Public Assembly in Porto Alegre | Citizens' Press Correspondent in Brazil

| July 04, 2013


Instead of calling for a demonstration on July 01, organizers of the movement in Porto Alegre organized a public assembly. This marks yet another ‘first’ since demonstrations began on June 17. It also represents a decisive attempt at crystallizing and unifying the myriad demands from various sectors throughout the city. Roughly 2,000 people met outdoors, in an empty parking lot, in a relatively unassuming part of the city. The lot, adjacent to two main roadways, was likely chosen because (1) it minimized the likelihood of any police gathering and (2) allowed organizers to monitor who was present.


Instead of calling for a demonstration on July 01, organizers of the movement in Porto Alegre organized a public assembly. This marks yet another ‘first’ since demonstrations began on June 17. It also represents a decisive attempt at crystallizing and unifying the myriad demands from various sectors throughout the city.

Roughly 2,000 people met outdoors, in an empty parking lot, in a relatively unassuming part of the city. The lot, adjacent to two main roadways, was likely chosen because (1) it minimized the likelihood of any police gathering and (2) allowed organizers to monitor who was present.

Each of the past 4 demonstrations have been held in designated public spaces (city hall or the state offices) and, as a result, have drawn considerable numbers of police officers. Indeed, even though there weren’t any uniformed police at the assembly, the media did attempt to film and were told in no uncertain terms that they were not welcome.

Although there were a mix of people across various age groups, the majority of people in attendance were students and young workers. There is, within the movement in Porto Alegre, a clear relationship between students and workers. We saw this in the demonstrations on June 24 & 27, with the unions marching alongside the student organizations, and it was present again, in a smaller degree, at the assembly, with the Municipal Workers Union sending a car with sound equipment so that people could speak and be heard.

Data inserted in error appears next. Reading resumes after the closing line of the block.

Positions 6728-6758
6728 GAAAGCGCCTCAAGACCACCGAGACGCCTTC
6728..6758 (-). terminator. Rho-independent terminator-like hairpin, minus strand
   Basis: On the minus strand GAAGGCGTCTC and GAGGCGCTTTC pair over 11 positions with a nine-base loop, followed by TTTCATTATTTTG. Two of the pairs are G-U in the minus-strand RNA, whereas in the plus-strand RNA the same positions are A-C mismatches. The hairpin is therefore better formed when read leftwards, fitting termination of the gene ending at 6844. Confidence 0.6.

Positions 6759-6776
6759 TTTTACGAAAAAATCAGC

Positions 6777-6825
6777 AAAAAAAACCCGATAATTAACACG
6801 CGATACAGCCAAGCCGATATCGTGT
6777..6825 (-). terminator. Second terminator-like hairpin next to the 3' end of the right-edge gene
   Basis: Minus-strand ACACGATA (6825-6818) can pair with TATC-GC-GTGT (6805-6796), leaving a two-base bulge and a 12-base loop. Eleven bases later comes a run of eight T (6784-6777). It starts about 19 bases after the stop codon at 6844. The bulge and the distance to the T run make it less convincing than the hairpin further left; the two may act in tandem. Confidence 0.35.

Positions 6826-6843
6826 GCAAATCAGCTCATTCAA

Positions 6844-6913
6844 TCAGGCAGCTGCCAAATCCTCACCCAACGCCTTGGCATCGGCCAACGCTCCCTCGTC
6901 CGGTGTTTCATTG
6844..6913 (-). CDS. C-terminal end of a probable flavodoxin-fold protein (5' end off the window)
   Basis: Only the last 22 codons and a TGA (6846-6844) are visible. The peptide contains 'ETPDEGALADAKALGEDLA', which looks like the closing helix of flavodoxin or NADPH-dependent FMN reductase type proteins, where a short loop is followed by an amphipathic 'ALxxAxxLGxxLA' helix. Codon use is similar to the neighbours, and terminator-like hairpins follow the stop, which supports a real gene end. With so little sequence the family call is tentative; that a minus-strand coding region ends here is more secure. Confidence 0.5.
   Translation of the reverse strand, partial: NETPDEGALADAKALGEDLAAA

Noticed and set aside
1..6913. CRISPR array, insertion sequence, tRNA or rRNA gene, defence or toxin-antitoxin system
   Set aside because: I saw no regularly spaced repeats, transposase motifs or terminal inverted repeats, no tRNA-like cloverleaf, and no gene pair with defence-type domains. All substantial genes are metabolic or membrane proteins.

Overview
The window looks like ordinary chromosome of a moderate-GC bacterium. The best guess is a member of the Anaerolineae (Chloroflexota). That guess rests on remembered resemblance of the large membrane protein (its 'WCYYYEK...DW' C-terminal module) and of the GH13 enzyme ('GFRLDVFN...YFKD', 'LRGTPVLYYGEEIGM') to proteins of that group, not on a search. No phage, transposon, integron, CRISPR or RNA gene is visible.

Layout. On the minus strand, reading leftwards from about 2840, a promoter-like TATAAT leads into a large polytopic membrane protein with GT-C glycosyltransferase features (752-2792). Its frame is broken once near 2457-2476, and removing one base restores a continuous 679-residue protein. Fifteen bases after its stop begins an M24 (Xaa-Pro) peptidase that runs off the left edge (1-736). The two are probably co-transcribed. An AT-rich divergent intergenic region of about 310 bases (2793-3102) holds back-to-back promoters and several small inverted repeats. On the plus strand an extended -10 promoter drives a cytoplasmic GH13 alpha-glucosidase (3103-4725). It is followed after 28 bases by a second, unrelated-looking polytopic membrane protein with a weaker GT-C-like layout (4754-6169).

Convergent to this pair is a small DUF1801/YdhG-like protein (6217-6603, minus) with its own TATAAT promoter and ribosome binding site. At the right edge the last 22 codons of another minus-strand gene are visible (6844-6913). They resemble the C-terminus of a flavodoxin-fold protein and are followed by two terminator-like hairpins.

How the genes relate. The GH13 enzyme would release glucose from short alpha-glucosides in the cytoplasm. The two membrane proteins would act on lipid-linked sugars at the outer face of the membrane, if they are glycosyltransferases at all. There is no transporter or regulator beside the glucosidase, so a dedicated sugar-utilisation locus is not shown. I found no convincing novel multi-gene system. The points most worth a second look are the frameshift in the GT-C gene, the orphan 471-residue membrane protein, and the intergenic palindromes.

I asked one of the representatives from the Municipal Workers Union about what he thought Labour’s role was in these demonstrations; his answer: the union must continue following the movement, not leading it. It is precisely this sentiment which is contributing to the emergence of a transformative dynamism, where demands and strategies expressed by all sectors of civil-society, including students are workers, are being taken up by mass organizations such as student organizations and unions, who in turn pressure the government for action, which then allows for civil society to formulate further demands and strategies.

The assembly on July 01 was another small and critical step towards establishing such a dynamic. Participants had the ability to express, within a 2-minute timeframe, what they wanted included in the assembly’s list of demands and strategies. Over the course of 3 hours, these were cataloged and read back; and they’ll be voted upon at the next assembly, in a few days time. Once adopted, it will be critical to see how many organizations will adopt the demands and strategies put forth by the assembly. It’ll be a simple exercise, as a nation wide general strike for July 11 has already been agreed upon by then unions and student organizations.

Pic from the July 01 assembly.

 

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